That rating is based on several factors. They include how promptly you make payments on your revolving credit accounts, such as credit cards and lines of credit; how far past the due date you made any late payments; whether you have ever missed a payment; whether you’ve made special payment arrangements to settle your debts; whether anything you’ve purchased on credit has been repossessed; whether any of your debts have been placed into the hands of collection agencies; whether you’ve ever disappeared without a forwarding address, etc.
You probably already knew some of that. But would it surprise you to know that, even if you make all your payments on time, keeping a balance greater than 50% of your limit will harm your credit? You should always aim to keep balances under 20%. And did you know that applying for credit too often can affect your credit? Every time a potential lender checks up on you, a “hard inquiry” goes on your file.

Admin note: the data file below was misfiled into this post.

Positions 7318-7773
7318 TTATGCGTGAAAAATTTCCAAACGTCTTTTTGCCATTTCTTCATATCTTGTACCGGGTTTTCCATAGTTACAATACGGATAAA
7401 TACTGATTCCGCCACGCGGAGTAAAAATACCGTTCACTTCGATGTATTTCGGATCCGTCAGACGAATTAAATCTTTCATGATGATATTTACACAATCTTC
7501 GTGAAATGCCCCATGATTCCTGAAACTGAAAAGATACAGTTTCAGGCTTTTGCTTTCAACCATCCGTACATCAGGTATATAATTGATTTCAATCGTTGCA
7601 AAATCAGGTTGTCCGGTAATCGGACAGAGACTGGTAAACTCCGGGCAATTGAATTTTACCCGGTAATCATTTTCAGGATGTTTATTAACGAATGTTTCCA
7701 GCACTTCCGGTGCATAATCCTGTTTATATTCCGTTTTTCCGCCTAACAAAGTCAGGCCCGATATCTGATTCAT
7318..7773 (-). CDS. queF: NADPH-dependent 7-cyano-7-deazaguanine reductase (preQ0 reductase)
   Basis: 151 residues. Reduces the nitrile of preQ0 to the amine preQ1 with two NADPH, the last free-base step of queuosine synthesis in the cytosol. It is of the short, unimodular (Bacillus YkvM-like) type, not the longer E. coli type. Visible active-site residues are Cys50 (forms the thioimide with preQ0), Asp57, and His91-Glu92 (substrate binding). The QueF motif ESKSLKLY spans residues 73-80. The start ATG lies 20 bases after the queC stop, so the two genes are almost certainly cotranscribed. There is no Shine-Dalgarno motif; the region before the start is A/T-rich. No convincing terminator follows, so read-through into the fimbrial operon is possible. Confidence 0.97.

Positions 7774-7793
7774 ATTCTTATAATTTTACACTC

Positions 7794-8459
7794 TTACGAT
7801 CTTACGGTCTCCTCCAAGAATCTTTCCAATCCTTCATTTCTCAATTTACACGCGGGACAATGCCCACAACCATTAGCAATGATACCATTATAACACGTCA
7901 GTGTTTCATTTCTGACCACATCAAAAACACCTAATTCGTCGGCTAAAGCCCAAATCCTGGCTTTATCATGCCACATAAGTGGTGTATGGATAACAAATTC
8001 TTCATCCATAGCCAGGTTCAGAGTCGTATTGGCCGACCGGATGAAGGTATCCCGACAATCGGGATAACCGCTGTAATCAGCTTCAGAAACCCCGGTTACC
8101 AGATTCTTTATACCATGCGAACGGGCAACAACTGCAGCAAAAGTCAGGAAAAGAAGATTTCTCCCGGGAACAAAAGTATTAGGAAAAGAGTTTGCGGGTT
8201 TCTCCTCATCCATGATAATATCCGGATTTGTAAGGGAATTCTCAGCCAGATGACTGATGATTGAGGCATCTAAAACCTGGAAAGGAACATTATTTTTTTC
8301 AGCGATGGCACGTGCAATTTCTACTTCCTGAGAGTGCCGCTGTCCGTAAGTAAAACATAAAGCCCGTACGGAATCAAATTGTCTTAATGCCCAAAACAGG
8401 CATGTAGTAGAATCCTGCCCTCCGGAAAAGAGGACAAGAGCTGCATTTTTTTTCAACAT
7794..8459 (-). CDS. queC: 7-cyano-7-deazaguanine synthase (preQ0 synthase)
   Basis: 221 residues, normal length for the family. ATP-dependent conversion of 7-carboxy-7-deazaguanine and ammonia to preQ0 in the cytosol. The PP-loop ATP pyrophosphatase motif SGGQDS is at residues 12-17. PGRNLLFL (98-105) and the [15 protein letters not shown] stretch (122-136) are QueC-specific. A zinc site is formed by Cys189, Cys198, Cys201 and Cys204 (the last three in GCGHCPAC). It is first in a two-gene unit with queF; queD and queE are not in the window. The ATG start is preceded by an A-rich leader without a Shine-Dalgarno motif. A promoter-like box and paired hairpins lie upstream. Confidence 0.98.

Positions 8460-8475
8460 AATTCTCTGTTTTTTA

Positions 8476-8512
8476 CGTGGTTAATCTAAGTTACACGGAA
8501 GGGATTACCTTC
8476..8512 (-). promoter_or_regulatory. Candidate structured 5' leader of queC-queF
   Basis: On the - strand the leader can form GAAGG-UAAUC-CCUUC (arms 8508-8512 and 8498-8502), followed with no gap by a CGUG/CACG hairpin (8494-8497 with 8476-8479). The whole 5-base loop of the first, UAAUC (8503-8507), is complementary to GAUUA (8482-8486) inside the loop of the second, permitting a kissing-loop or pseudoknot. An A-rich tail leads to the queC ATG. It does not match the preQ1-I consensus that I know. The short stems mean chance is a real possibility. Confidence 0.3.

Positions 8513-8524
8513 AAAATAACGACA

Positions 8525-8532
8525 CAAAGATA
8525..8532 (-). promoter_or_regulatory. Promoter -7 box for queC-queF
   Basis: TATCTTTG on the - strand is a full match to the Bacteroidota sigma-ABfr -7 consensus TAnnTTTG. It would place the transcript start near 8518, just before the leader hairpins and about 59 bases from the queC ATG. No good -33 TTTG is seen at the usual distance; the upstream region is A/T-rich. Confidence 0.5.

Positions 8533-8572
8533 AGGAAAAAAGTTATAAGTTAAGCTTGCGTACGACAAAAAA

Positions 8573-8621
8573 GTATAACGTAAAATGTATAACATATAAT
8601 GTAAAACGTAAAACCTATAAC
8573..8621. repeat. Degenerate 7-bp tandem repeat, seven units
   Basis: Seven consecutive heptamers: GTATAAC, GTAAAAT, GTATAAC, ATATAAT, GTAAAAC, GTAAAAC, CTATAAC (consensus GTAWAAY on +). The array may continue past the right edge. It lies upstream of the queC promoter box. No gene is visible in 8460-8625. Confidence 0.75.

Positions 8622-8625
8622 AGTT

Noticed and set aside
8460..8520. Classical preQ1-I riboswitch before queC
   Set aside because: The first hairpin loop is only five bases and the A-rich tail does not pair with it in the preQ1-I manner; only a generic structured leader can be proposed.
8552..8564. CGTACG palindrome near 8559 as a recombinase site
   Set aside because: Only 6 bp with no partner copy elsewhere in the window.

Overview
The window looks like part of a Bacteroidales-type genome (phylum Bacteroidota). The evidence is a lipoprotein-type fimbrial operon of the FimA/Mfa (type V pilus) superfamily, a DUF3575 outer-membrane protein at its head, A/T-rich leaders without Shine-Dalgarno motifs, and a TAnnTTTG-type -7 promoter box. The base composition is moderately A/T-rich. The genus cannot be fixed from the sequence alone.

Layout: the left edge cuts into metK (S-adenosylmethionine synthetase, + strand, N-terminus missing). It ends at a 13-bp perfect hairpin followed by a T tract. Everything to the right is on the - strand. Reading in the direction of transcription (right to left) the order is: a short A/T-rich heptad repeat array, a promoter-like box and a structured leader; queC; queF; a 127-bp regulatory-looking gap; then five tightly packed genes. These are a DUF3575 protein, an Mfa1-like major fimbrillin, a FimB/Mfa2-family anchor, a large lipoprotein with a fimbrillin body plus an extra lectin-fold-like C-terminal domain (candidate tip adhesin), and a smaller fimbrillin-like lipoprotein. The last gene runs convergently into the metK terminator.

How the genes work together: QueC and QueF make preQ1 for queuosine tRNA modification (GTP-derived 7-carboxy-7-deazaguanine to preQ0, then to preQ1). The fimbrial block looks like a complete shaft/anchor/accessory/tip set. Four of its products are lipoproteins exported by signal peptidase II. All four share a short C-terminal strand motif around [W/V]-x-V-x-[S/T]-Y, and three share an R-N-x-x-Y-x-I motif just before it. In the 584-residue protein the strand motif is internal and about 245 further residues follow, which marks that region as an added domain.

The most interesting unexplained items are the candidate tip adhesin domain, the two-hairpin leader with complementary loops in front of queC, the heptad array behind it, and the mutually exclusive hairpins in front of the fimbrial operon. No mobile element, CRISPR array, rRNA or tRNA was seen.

You may also not realize that never borrowing any money isn’t good for your credit history either! Creditors like to lend money to people with an established history of borrowing in moderation, paying promptly, keeping balances to less than 30% of their limits, and never letting their total monthly debt exceed about 40% of their income – and that includes your mortgage, taxes, insurance, car payments, student loans, and child support.
Your goal should be a balanced credit profile that involves a mix of revolving credit accounts and loans, and a low debt-to-income ratio.
Let’s say I made a mistake and missed a couple of payments. How long will that information stay on my credit report? So how do I fix my credit history after declaring bankruptcy or submitting a consumer proposal?